The bread course arrived next, with a earthy, peppery and almost smoky kind of d’huile d’olive, which pared very nicely with our wine. Then our first plates came out and I enjoyed a tapas of fat sugar snap peas with fennel fronds and lemon zest, trying some of my lover’s rabbit in garlic sauce with  (which was really quite good) and some of my friend’s terrine.

We were quite full after our second round of mini meals. The beauty of the restaurant is that because they serve only tapas, you can get a few and try many different things, but still feel like you’ve eaten because of the richness of the food.

For more information check out their blog.

Next we headed to East Burn where Boy and Bean were performing lending a cool vibe to the atmosphere.

It’s a fun place to go with a group plus their Trinity Fries are good. However the best part about them is their Roasted Tomato Aioli.  YUM.

I highly recommend both places for a fabulous night out.


The much anticipated Top Five Favourites of the week are here!

This week I’m loving…

The FIFA World Cup Series

I’m not a huge sports fanatic, but it’s been kind of fun watching the games and seeing the different teams advance and rivalries grow stronger. Argentina and Germany are the top two teams so far, but the games are still in the round of sixteen, so things can still definitely change. Above is an image from the recent Argentina v. Mexico game this morning (3-1).

Essie Peach Daiquiri Nail Lacquer

It’s a great summer coral and it makes wearing sandals so much better.


nectarine, mascarpone and gingersnap tart

I love peaches, but I hate the fuzz, so nectarines are basically my best friends. The image above is of a nectarine, mascarpone and gingersnap tart, which I haven’t tried the recipe yet, but I’m thinking it will be a beautiful dessert for this upcoming 4th of July bbq bash.

J.Crew’s Matchstick Jean in Dark Wash Rinse

Lately I’ve been living in a uniform of jeans and white tee’s for the summer, and these are some of my favourite (and one out of two of my only pairs of) jeans. They can be dressed up or worn casually and they always make my backside look lovely.

Nine West Cross Body Envelope Bag

This was one of my most recent purchases and I’m loving it. I was never into the whole cross body bag trend, but my lover has a motorcycle and it’s just too difficult to hold on to my tote bag while in tow. It’s a small bag, yet roomy and can fit both my essentials and his, so it works out great. My bag is a deep mustard, almost tan colour, which goes beautifully with any outfit.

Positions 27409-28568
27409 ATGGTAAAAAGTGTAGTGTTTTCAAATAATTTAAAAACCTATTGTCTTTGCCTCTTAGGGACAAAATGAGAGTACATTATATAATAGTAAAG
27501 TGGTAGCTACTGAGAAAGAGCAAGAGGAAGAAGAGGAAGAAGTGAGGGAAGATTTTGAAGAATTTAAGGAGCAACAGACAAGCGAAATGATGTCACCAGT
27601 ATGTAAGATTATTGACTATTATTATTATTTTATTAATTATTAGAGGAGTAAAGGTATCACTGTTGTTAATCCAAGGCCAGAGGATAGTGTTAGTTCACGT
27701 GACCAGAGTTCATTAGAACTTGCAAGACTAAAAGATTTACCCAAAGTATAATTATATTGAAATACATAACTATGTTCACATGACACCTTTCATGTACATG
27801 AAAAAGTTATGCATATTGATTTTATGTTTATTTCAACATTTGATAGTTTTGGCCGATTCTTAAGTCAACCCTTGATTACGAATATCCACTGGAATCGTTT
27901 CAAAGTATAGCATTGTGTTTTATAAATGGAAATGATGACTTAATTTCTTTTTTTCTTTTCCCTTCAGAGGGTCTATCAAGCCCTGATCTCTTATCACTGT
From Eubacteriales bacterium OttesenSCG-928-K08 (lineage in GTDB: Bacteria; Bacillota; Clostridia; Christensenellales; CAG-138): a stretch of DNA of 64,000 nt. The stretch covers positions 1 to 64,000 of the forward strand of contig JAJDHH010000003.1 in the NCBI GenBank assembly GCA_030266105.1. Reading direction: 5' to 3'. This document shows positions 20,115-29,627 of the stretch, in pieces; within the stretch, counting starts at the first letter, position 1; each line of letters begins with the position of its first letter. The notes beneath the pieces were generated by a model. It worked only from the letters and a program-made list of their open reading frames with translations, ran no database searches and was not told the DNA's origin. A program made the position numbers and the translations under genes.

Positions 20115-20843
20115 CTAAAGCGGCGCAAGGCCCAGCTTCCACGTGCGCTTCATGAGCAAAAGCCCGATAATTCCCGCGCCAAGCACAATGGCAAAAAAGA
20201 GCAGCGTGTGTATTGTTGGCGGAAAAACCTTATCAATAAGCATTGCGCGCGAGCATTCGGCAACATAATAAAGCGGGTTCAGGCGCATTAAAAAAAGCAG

I am so excited.

The John F. Kennedy Center for the Performing Arts has chosen the Portland metropolitan area as their third partner community for Any Given Child, a program that creates a long-range arts education plan for students in grades K-8. The program will use existing resources of four Portland-area school districts currently collaborating in The Right Brain Initiative (Gresham-Barlow, Hillsboro, North Clackamas, and Portland), along with those of local arts organizations and the Kennedy Center to create a plan for arts education specific to the community. The partnership will be coordinated locally by The Regional Arts & Culture Council.

The Regional Arts and Culture Council

This is such great news: Great news for Portland Public Schools, The Right Brain Initiative, Portland artists the Regional Arts and Culture Council, plus the Kennedy Center.

I did a job shadow with the great people at The Right Brain Initiative/Young Audiences office late this March and I fell in-love with their organization, which is partly why I’m so excited about this new initiative  between the Kennedy Center, RBI, RACC and Portland Public schools.

The Right Brain Initiative (RBI) is a non-profit organization that has created a partnership between public schools, local governments, businesses and foundations, and the cultural community which launched its programming in Portland area classrooms in January 2009. The program’s goal is to achieve a measurable impact on learning by integrating the community’s arts and cultural resources into the education of every K-8 student in the Portland metropolitan region’s school districts. The Right Brain Initiative is a project of the Regional Arts & Culture Council, with Young Audiences of Oregon & SW Washington serving as Implementation Partner. For more information visit, or their blog RBI

The John F. Kennedy Center for the Performing Arts was founded in 1971 with the intent to “contribute to the human spirit,” serve as a memorial to President Kennedy and functions as the nation’s busiest arts facility. By promoting and nurturing young artists and new works, creating performances and broadcasts, the center is also the nation’s leader in arts education. Their art program Any Given Child attempts to provide an equitable art and culture aspect to a child’s education by combining the resources of school districts, local arts foundations and the Kennedy Center.

I personally believe that arts education is fundamental to any child’s standard education. Organizations like the Kennedy Center and RBI have put these programs into place because studies show that an education rich with art and culture improves overall material retention in the classroom, as well as improved literacy. Check out RBI’s progress report, their first year evaluation of their implemented program in the schools, for a closer look at the effects of just a week long arts program on students learning.